Project puts students first
Sometimes the best way to move forward is by looking back at yourself in the mirror.
The University of Lethbridge is doing just that with the Recruitment and Retention Integrated Planning (RRIP) project. Initiated in the spring, and with the backing of Vice-President (Academic) and Provost Dr. Andy Hakin and Vice-President (Finance and Administration) Nancy Walker, the project’s focus is to foster a graduation culture on campus.
“The integrated planning process brings the elements of operations/services, capital planning, financial strategies and policy development together – with a focus on learner success,” says Walker.
Simply put, it’s a reaffirmation of the University’s student-first approach, one of the pillars of President Dr. Mike Mahon’s vision for the U of L.
The need for such a project is born out of the fact that there is enhanced competition for post-secondary students in the province, a decline in the student-age demographic, as well as a shift in student expectations. The U of L is also acutely aware of its historically poor student retention rate.
“This project is designed to look at every contact we have with students, from when they are first recruited to when they arrive on campus and then throughout their university career,” says Hakin.
Done correctly, it will create an environment that not only attracts students to attend the
U of L, but also supports them through to graduation.
Karen Clearwater, associate vice-president, Financial Planning, is the project manager. The Recruitment and Retention Project Team was created under her guidance and it was formed to represent all areas of campus.
“What we want to do for a student when they enter the U of L is give them the tools they need to be successful here,” says Clearwater. “Whether those tools are social or academic, we want to identify whatever they need to be successful through to the day they graduate.”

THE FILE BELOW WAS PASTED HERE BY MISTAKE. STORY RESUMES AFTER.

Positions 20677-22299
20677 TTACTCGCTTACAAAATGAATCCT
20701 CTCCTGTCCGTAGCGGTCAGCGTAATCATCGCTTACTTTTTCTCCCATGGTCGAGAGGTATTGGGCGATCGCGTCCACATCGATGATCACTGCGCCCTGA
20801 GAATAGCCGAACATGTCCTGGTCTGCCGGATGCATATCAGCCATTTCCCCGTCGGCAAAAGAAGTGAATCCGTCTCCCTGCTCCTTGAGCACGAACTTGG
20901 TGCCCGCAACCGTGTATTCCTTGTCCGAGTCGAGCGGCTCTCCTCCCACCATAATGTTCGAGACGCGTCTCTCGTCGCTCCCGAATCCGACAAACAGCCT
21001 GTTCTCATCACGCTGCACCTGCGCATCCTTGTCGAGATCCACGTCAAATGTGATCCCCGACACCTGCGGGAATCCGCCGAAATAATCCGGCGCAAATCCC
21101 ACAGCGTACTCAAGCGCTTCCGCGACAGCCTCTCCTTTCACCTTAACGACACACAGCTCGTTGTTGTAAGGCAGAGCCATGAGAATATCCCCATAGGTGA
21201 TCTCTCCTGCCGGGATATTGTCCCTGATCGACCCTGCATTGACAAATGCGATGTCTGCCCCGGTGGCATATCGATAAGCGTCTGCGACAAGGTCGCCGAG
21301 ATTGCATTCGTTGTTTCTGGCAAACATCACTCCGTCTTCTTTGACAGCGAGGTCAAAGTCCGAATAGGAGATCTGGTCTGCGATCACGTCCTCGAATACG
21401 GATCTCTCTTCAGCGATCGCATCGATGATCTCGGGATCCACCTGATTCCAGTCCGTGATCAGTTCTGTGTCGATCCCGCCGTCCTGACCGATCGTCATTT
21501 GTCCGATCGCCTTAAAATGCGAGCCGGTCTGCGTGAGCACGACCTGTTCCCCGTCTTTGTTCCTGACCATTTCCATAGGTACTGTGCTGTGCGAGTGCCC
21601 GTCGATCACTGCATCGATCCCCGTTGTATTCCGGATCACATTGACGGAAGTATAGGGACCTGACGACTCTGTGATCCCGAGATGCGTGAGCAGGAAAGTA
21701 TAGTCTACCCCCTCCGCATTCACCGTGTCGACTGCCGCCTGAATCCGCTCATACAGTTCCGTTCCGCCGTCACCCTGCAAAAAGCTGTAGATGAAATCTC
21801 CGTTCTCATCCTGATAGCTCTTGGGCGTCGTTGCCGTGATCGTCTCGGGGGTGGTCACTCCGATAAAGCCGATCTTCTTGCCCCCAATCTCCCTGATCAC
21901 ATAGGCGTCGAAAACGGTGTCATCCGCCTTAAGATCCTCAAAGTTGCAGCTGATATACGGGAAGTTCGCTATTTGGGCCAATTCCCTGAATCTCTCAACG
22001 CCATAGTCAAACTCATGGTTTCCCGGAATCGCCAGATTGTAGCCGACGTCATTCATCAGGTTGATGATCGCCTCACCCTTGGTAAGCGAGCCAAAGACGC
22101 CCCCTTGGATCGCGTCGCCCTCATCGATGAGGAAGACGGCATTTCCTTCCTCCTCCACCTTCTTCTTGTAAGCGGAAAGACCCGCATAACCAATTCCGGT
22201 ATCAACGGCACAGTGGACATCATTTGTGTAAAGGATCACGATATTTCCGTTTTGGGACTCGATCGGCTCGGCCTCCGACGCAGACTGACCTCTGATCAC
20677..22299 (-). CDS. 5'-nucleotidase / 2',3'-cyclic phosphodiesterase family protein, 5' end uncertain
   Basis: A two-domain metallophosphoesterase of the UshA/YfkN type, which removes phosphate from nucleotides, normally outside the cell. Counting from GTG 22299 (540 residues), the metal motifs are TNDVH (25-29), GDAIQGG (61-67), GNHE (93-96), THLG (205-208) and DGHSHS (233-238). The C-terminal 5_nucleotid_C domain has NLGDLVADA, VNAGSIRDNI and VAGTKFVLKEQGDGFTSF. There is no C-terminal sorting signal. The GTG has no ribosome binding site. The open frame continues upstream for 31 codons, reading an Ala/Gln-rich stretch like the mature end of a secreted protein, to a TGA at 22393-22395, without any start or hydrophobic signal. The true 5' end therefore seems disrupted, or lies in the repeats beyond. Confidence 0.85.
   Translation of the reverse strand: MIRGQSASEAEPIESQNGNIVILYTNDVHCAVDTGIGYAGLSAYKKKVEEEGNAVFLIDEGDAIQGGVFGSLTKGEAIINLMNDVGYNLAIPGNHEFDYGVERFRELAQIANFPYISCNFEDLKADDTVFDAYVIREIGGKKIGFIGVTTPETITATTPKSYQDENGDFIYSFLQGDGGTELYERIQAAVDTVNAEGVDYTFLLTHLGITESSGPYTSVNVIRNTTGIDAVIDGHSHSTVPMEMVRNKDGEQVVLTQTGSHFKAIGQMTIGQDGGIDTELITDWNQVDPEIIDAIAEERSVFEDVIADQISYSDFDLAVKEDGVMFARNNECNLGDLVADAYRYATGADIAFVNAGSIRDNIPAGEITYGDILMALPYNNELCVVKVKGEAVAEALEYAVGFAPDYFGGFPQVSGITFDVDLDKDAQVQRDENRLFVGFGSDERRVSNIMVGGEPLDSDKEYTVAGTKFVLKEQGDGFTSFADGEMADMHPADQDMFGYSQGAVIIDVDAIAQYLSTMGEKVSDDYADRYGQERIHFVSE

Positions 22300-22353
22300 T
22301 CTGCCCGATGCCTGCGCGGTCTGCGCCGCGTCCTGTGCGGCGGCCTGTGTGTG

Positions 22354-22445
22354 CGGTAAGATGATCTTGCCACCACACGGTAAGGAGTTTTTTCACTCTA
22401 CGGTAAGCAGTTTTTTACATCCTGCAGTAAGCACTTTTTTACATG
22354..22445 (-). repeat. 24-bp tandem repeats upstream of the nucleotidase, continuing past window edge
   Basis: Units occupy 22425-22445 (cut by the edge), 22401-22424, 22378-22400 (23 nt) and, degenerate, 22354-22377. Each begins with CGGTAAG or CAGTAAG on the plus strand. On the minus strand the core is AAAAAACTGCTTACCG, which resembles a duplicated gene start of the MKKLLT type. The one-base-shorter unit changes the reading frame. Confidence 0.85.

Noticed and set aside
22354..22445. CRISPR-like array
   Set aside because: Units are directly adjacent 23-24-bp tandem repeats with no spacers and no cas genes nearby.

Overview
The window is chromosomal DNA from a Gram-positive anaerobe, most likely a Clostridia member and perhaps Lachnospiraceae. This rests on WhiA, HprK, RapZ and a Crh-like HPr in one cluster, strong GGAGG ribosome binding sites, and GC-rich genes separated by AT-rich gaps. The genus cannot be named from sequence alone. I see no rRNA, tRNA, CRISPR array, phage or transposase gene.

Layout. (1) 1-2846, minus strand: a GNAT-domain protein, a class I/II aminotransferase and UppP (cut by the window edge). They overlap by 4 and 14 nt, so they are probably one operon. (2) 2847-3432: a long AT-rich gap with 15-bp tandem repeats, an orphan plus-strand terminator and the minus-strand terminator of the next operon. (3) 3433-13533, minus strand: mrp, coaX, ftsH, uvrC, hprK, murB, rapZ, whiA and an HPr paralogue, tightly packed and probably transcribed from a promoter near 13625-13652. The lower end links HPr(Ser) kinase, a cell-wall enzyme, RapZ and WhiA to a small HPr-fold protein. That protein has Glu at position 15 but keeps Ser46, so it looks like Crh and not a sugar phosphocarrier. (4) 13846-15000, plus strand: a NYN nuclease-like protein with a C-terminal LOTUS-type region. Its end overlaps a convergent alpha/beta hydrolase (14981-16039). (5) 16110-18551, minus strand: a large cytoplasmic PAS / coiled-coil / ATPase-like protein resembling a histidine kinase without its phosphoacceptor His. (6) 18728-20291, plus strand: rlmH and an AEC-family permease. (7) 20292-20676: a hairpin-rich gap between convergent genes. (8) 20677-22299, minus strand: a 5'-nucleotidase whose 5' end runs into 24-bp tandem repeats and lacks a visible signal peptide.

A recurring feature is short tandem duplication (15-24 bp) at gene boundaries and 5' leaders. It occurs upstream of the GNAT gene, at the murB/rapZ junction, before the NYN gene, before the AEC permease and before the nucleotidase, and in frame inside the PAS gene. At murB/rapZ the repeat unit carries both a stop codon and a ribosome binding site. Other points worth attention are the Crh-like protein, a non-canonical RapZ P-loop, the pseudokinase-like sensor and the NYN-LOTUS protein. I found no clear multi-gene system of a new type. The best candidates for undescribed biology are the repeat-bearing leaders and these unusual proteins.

Throughout the spring and summer months, the project team conducted a number of focus groups. The team spoke with everyone from new high school students to continuing students, faculty and staff.
“The number one question we asked them was, “What can we do to make this a successful culture for students?” says project co-ordinator, Heather Mirau, director, Integrated Planning.
What they found, more than anything, was a campus ripe with ideas, and a staff and faculty eager to assist in bringing about change.
“Our faculty, students and staff know what needs to be addressed, and they have been openly sharing with us some excellent ideas,” says Mirau. “I’ve been very encouraged by the excitement that’s out there.”
Hakin says the whole thrust of the project is a new way of doing business for the U of L. Recruitment and retention cannot be treated as separate and distinct issues, nor can the approaches to dealing with them be handled individually – the entire institution needs to buy into the same delivery.
“If you look at all the effort we traditionally put into getting students into the institution, we then have to ask ourselves what are the factors that keep them here,” he says. “If we lose them after one year, two years, that’s a lot of wasted effort and money. We need to build a strong student community where all our help services, across the institution, are aligned and optimized.”
The data collected from the summer focus groups is in the process of being analyzed, with a priority list of major projects in the works. Establishing project teams is ongoing and the University community is invited to participate. A website has been created (www.uleth.ca/recruitment-retention) as a window into the project process. It details the intent of the initiative, how it began, how the team establishes priorities and makes recommendations, and offers a summary of all the focus groups and surveys conducted.
“This is a way to give every employee in the institution the opportunity to act with the same information in their hands,” says Mirau. “We also hope the website will serve as a good feedback loop, so that people can continue to contribute to the process.”
Clearwater says this is a key institutional initiative in that it has the ability to positively affect the U of L for years to come.
“If this is done right, it could be something that really puts us on the map, not only in terms of retention but also with recruitment,” she says. “Students will want to come here because they’ll see an institution invested in providing them with the tools for their success.”
For a look at the full issue of the December Legend in a flipbook format, follow this link.